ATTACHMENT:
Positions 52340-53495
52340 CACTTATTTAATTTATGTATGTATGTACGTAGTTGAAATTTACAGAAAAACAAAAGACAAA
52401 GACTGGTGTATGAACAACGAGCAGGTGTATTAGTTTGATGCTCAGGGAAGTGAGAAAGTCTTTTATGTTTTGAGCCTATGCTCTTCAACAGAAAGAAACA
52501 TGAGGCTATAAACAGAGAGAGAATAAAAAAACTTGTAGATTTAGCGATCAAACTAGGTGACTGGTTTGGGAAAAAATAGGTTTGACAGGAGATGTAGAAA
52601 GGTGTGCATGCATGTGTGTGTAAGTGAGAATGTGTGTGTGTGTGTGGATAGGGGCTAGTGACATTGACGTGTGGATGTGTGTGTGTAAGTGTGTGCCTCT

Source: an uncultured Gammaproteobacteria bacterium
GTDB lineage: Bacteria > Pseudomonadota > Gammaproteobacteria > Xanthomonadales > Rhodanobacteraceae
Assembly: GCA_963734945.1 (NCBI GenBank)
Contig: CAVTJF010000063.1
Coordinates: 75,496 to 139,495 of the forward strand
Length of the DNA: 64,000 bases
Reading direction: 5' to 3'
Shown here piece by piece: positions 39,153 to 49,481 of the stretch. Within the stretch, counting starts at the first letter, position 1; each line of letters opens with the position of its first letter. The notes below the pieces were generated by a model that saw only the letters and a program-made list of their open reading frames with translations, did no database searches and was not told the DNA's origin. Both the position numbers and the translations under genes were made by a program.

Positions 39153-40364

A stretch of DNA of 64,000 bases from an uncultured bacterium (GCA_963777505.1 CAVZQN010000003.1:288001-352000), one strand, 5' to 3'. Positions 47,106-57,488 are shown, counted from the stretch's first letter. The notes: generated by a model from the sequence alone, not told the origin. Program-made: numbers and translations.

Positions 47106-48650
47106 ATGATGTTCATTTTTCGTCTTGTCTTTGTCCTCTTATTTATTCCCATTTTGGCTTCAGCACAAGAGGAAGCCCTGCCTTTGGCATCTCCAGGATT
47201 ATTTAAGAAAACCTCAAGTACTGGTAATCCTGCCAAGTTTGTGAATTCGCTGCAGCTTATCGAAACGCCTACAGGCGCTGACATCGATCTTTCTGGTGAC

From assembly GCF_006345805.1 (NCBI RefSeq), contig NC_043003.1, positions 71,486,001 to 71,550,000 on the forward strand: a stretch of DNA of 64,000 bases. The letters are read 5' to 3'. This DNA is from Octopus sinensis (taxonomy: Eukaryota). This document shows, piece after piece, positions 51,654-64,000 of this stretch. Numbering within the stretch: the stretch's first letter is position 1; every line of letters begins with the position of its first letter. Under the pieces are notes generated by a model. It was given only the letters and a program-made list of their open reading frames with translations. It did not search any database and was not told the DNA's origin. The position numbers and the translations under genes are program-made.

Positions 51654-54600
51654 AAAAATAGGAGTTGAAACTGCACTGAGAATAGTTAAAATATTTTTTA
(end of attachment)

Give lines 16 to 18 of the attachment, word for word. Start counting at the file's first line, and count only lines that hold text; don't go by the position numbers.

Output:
Positions 47106-48650
47106 ATGATGTTCATTTTTCGTCTTGTCTTTGTCCTCTTATTTATTCCCATTTTGGCTTCAGCACAAGAGGAAGCCCTGCCTTTGGCATCTCCAGGATT
47201 ATTTAAGAAAACCTCAAGTACTGGTAATCCTGCCAAGTTTGTGAATTCGCTGCAGCTTATCGAAACGCCTACAGGCGCTGACATCGATCTTTCTGGTGAC